College football, along with the professional game, is the most watched spectator sport in all of the United States as millions of fans tune in to games from August through the bowl season which ends in early January. But, what does the hardcore fan do while waiting for the college season to get underway again?
Well, spring football, which has been a tradition for many years, is becoming more and more popular among fans. At Alabama, 78,200 fans showed up for the annual A-Day spring game. More than 81,000 were on hand at Memorial Stadium in Lincoln, Neb., as the Nebraska Cornhuskers played their intrasquad scrimmage. More than one-fourth of the NCAA Division I programs are filling their stadiums for their annual spring scrimmages.
If that isn’t enough, networks like ESPN and the Big Ten Network, are televising many of these games. The Big Ten Network aired the spring football game of every team in the conference. Fans, it seems, just can’t get enough. Television ratings are up, attendance at the games is on the rise, and the rabid college football fan is appeased while he awaits the opening kickoff in late August.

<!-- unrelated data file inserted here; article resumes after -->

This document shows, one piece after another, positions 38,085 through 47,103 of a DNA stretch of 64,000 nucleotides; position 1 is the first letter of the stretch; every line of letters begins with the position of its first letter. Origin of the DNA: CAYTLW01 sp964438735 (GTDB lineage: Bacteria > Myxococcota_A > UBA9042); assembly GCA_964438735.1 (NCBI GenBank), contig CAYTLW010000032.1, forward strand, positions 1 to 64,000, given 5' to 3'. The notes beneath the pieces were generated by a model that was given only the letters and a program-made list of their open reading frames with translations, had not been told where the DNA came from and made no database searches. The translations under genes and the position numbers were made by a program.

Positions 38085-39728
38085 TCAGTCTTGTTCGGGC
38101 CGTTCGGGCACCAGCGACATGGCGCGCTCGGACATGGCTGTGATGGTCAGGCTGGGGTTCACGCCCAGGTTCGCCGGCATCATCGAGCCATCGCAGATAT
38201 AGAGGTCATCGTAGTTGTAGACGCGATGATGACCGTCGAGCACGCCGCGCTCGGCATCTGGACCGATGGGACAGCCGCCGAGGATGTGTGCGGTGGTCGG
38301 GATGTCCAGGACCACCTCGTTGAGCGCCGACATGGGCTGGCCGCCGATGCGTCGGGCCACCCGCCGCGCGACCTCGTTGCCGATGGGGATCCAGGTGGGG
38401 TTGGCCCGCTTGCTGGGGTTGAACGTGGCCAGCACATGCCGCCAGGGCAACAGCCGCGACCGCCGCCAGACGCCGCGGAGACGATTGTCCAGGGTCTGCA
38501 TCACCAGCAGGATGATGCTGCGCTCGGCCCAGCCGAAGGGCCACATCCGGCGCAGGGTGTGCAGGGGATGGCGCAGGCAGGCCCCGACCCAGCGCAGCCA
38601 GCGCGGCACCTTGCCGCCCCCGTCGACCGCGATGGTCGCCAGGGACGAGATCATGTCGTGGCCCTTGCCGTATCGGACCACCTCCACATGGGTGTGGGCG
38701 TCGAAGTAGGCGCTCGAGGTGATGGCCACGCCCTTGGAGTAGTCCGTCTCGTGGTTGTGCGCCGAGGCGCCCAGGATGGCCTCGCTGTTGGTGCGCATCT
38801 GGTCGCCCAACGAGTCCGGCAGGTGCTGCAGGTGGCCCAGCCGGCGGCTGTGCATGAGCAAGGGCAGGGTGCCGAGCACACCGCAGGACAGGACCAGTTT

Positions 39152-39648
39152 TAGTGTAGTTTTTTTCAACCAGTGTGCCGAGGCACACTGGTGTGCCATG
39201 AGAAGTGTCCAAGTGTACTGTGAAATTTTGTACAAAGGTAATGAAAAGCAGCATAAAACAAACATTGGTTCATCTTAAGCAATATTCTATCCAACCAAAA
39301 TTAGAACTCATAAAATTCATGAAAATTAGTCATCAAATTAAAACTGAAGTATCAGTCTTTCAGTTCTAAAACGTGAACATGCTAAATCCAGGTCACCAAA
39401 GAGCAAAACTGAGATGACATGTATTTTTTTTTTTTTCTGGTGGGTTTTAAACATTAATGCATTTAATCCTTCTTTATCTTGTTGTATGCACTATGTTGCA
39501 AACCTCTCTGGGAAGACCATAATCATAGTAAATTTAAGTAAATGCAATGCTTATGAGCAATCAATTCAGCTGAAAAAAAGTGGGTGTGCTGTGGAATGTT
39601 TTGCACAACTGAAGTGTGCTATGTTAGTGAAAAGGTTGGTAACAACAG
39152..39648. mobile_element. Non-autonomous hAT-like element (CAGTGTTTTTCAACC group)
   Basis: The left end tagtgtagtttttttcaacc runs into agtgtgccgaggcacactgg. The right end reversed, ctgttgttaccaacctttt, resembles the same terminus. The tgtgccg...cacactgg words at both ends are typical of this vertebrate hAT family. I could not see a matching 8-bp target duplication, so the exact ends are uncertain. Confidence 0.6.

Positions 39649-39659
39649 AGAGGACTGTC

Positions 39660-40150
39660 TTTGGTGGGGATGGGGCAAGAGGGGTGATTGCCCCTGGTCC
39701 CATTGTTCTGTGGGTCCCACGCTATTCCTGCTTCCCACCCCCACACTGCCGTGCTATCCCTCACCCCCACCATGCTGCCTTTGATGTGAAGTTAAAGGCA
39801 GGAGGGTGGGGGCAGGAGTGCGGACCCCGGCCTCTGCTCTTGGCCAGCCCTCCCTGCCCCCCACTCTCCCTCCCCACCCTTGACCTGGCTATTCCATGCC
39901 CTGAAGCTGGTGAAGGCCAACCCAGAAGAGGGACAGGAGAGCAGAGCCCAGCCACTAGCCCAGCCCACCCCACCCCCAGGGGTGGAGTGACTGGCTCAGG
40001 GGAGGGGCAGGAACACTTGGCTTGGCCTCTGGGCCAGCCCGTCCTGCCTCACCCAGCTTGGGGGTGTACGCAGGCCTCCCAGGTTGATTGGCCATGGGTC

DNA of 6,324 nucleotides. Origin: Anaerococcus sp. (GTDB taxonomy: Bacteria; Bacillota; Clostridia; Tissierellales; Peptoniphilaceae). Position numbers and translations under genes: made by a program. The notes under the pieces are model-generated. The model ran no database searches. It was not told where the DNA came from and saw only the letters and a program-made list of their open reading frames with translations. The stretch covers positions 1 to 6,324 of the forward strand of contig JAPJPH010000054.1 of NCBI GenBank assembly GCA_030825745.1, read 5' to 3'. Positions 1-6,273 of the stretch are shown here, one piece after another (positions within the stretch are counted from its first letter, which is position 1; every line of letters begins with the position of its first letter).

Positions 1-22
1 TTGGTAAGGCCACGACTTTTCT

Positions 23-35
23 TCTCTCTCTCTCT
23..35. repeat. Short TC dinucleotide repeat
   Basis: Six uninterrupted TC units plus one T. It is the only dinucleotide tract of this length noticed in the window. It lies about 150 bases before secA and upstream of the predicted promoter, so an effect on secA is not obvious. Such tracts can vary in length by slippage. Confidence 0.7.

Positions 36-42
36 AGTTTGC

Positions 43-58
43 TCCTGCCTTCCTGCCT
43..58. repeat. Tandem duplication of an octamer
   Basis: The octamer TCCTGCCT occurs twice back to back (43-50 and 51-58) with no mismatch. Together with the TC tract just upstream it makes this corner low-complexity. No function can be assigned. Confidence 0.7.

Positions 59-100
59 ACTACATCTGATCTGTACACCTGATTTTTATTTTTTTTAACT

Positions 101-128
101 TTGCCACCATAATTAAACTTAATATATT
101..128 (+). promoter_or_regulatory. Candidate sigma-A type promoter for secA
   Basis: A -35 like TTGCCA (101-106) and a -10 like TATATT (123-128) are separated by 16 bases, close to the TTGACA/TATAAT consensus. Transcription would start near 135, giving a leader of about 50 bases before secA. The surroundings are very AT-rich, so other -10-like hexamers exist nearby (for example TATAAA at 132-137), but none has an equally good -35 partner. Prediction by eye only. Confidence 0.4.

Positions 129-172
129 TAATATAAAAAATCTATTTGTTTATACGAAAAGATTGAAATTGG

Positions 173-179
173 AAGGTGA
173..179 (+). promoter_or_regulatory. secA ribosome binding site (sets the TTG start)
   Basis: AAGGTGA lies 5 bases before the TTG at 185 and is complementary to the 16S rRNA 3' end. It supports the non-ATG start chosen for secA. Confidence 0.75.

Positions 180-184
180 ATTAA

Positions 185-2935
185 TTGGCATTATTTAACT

With the success of college football and the demand for more of it, many colleges have turned their annual spring football games into large-scale events. Live bands, entertainment, and an array of contests are all associated with spring football games. At Arkansas State, the program auctioned off the rights to be the Red Wolves head coach for their spring game on eBay. The program generated some revenue for the program – the winning bid was $11,700 – and some notoriety as well.
The trend will most likely continue in the years to come. As former Texas sports information director Jones Ramsey used to say, “There are two sports in Texas: football and spring football.” That soon may become the norm for the entire U.S.